My hands were already freezing before I placed them on the icy car hood; the front tires spun aimlessly, digging themselves a deeper snow trench with each rotation. Pushing with three of my housemates, the car lurched into freedom, but our suffering was not done yet: We had to push it all the way up a hill and out of the parking lot. Cradling whatever purchase we could find, we pushed and pushed and pushed, completing the potentially Sisyphean task before hopping into the car and gunning it. After all, there was no way we were going to miss a minute of “Jackass Forever.”
The latest entry in the legacyquel trend (with examples such as “Scream” (2022) and “The Matrix Resurrections”), “Jackass Forever” picks up with our gang of mischievous daredevils a decade after they last graced our screens. Director Jeff Tremaine (“The Dirt”) reunites with ringleader Johnny Knoxville (“Bad Grandpa”) to bring us joy in the most primitive and enjoyable way possible: stunts, pranks and lots and lots of pain. The crew gathered in December 2019 to start filming, but both on-set injuries and the pandemic pushed principal photography by nine months. An easy way to tell what was shot near the beginning and near the end is to look at Knoxville’s ever-graying hair. The film — which can be categorized as a documentary in the loosest sense — consists of vignettes of people putting themselves in stupidly dangerous situations for our (and their own) amusement.
Some stunts include but are not limited to: a quiz show where a wrong answer is met with a sandal slap to the balls, jumping into a bushel of cacti and being a human ramp. The stunts are juvenile and dangerous, which is exactly why “Jackass” has stayed in the public consciousness since its debut on MTV in 2000. It’s almost impossible to not be infected by the joyous raucousness when watching veteran Steve-O (“Game Over, Man!”) tumble out of an exploded Porta-Potty. The hijinks resemble loving pranks between close friends, albeit ones that rely on pocket tasers and wild animals.
Although not much has changed, the injection of youth provided by the newest members of the Jackass crew — Odd Future founder Jasper (“Loiter Squad”) and his father Darkshark (“Loiter Squad”), stand-up comedian Rachel Wolfson (“Antisocial Distance”), actor Eric Manaka (“Action Point”), daredevil Zach Holmes (“Too Stupid to Die”) and goofball Sean “Poopies” McInerney (“Who is JOB?”) — is much appreciated. The newbies step up to the plate with confidence ready in spades, each getting their moment to shine and proving their worth as a “Jackass.” The newbies are all in, biting at the chance to perform daring feats of stupidity in a refusal to let the original gang show them up.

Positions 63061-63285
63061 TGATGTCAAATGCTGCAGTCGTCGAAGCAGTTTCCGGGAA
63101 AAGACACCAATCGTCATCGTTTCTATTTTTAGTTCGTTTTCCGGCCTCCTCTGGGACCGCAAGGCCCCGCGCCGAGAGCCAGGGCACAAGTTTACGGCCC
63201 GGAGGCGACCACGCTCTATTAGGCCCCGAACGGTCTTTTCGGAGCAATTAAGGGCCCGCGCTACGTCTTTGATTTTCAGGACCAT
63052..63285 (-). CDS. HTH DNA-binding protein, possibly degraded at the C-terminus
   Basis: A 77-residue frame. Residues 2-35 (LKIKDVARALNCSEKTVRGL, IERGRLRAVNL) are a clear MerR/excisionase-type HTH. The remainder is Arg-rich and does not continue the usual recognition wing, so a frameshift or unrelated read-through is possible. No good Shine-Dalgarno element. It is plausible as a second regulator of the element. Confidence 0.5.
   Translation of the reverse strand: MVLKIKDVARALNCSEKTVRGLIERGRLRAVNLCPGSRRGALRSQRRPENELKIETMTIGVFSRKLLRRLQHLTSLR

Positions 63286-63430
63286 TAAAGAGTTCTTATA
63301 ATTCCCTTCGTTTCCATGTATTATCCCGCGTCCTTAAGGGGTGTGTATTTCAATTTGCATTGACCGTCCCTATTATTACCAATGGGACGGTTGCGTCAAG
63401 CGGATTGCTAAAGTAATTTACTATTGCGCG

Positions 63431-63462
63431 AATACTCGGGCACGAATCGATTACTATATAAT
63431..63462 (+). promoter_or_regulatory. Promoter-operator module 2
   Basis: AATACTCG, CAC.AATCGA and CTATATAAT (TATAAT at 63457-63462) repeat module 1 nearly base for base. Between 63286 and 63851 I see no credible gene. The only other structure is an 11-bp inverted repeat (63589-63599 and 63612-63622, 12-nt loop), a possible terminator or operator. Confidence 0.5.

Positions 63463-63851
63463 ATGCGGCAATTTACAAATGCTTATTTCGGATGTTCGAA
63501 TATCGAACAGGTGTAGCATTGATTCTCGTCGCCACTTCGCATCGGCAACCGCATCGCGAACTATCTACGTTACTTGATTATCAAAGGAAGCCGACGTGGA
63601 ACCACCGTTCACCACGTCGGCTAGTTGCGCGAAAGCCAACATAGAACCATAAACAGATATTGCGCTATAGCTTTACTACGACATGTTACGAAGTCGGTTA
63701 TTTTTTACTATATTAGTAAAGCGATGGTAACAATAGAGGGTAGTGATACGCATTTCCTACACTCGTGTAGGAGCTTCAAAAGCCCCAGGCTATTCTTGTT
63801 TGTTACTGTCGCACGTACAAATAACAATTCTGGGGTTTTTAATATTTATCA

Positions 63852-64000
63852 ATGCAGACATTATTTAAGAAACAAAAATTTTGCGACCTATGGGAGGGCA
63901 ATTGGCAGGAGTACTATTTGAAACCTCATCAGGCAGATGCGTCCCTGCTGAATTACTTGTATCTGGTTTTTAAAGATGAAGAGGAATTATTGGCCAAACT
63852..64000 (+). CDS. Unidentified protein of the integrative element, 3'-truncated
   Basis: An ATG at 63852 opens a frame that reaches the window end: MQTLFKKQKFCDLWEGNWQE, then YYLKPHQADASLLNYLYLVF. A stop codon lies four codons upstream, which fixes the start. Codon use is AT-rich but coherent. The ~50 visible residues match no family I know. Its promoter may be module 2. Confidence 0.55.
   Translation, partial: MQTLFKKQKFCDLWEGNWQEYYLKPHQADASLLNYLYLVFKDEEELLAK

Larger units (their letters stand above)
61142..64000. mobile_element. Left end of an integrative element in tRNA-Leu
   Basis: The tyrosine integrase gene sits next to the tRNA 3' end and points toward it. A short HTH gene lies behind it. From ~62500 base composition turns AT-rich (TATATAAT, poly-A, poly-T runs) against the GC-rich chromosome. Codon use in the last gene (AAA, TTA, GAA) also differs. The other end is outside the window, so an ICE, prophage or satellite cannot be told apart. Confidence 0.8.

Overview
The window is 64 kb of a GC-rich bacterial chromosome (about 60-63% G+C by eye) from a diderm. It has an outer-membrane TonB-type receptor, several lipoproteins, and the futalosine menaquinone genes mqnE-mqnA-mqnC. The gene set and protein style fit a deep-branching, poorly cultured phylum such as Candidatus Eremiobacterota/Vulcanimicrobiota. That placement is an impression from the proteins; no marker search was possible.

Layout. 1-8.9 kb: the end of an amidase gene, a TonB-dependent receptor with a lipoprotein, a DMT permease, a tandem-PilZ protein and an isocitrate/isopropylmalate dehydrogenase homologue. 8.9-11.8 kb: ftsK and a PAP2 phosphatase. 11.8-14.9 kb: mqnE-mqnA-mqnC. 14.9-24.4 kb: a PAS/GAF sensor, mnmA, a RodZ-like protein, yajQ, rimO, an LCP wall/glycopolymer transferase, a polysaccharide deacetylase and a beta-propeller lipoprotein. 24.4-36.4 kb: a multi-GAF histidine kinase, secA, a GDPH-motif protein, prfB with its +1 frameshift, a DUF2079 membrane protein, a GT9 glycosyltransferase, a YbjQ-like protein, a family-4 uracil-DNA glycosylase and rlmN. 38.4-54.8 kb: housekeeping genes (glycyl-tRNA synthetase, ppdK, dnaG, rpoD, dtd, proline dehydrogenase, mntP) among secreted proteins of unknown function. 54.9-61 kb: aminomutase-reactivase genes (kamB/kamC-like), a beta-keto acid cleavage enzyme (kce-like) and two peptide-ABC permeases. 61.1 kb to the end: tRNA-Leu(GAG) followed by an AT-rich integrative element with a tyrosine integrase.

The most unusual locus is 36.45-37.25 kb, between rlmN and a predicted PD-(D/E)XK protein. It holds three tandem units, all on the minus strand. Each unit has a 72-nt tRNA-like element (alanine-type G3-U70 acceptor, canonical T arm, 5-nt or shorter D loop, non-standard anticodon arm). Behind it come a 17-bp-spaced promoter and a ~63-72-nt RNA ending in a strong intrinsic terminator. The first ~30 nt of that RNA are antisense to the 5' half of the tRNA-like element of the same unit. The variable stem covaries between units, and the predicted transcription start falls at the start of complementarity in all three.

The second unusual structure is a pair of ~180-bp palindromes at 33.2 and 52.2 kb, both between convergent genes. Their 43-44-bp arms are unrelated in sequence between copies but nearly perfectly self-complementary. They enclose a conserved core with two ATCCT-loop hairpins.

This emotional undercurrent saturates the entire film: The old guard is nearing retirement and must pass their batons to the crew that can replace them. The nostalgia is palpable both within the cast and the chosen pranks, many of which are extreme variations on classics like “The Cup Test,” “The Underwater Fart Fire” and “The Triple Wedgie.” It’s no small wonder that the mishmash of new and old work so well together, as many of the additions cite the original “Jackass” show and movies as formative viewing experiences.
It’s perhaps due to this immediate chemistry that “Jackass Forever” is the most refined “Jackass” has ever been. There is even a notable lack of malicious zingers and gross-out humor, as the film focuses on stunts and off-set shenanigans instead. With all the fat cut out, the movie is a riotous goodtime that speeds by like a bullet train; as the massive, budget-blowing final stunt was wrapping up, I looked at my superfan housemate and said, “Wait. It’s over?”
Whether I was referring to the film itself, the concept of “Jackass” or my impending graduation, I have no idea. For two entire hours, I sat in a nearly empty movie theater surrounded by my housemates who I’ve spent the past four years with, and nothing else mattered than what was on the screen. I couldn’t worry about leaving school when I was laughing at someone biking full force into a painted wall, Wile E. Coyote-style. I wasn’t thinking about post-graduation plans when I was failing to catch my breath over poor Danger Ehren (“All Hell Breaks Loose”) getting walloped in the nuts by a UFC fighter, softball pitcher and hockey player. Yes, it was stupid and juvenile and as primitive as you can get, but that’s what made it special.
Beneath all the pranks and whimsy and shenanigans and ruckus, “Jackass Forever” is about a group of friends who love each other so much that they are willing to endure unimaginable pain just to make each other laugh. It’s about living in the moment, every painful, funny, dangerous, outrageous moment with those close to you because time marches on. With the danger magnate Johnny Knoxville finally aging out at 50 — along with sustaining actual brain damage during a bull stunt — the friend group is changing. But if their performance in this movie is anything to judge them by, the next generation of Jackasses is more than capable of carrying the torch.
As my housemates and I hopped out of the car in a desperate attempt to push it back into the parking lot we fought so hard to release it from, I couldn’t feel the cold. I was too busy trying to ambush my friends with mounds of fresh snow to actually notice the below-freezing temperatures. I know that in the long run, “Jackass Forever” was merely a distraction and not some deeply affecting piece of art that shattered my world. But like an impromptu snowball fight without gloves, it was a marvelously entertaining and enjoyable one.
Senior Arts Editor M. Deitz can be reached at email@example.com.